The week of October 19-25 takes us from Lunar Day 4 to Day 10. This week we will highlight the craters Peirce and Picard, viewable starting Monday evening.
Peirce & Picard: [NE/H15] The two largest intact craters on Mare Crisium are Peirce and Picard. They are only about 12 miles in diameter by 1 mile deep and will require 75x – 100x to see them. They are located on a more-or-less north-south line about 30 miles in from the western shore of Crisium (Peirce is the northernmost). The lava that covered Crisium stopped flowing before these craters formed. You should easily be able to spot Swift, a small seven-mile crater just eight miles to the north of Peirce.
OF ADDITIONAL INTEREST IN SPACE:
The Orionid meteor shower peaks on the morning of Oct. 21st. On Oct. 22, 2136 BC, the first recorded solar eclipse happened in China. (In 2000 BC there was another solar eclipse in China and because the court astronomers, Hsi and Ho, failed to predict it, they lost their heads. According to legend their heads were swung around by their pigtails and flung up into the heavens where we see them today as the Double Cluster in the constellation Perseus.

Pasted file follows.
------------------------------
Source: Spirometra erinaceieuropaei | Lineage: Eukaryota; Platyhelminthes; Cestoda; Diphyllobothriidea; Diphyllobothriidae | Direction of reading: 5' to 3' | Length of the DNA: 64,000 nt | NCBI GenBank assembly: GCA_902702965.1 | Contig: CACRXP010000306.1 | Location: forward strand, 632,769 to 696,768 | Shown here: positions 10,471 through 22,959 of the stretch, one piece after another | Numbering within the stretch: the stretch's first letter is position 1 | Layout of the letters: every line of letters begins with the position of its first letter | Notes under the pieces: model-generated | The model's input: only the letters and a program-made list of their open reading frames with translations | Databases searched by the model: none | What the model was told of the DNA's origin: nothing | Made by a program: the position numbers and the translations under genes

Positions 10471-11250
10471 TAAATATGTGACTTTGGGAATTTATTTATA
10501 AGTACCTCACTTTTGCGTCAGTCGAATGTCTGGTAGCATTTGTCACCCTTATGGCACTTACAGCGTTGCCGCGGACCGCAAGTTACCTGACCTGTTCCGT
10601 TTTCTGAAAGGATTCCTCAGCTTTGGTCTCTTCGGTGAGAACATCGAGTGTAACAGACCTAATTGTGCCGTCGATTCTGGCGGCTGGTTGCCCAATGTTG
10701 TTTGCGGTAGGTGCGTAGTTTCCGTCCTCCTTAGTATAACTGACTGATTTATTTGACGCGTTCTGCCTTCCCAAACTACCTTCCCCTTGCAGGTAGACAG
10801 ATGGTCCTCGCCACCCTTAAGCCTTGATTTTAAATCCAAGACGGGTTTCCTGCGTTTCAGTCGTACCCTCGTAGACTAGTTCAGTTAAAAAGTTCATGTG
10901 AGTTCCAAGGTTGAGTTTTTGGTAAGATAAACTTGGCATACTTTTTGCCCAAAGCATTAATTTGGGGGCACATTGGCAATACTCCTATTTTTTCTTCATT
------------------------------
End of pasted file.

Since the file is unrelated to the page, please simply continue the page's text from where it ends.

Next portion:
It is highly recommended that you get a copy of Sky and Telescope’s Field Map of the Moon, the very finest Moon map available for use at the telescope. It is available for $10.95 at www.skyandtelescope.com and on Amazon. All features mentioned in this blog will be keyed to the grid on the Field Map and will look like this: Plato: [NW/D9]
Courtesy of Gray Photography of Corpus Christi, Texas
Lunar photos: NASA / USGS / BMDO / LROC / ASU / DLR / LOLA / Moon Globe. Used by permission
Latest posts by Andrew Planck (see all)
- Geminus and Burckhardt: Two Unique Moon Craters - January 17, 2022
- Most Spectacular Example of Subsidence on the Moon: Sinus Iridum - January 10, 2022
- Peirce and Picard: Two Largest Intact Moon Craters on Mare Crisium - January 3, 2022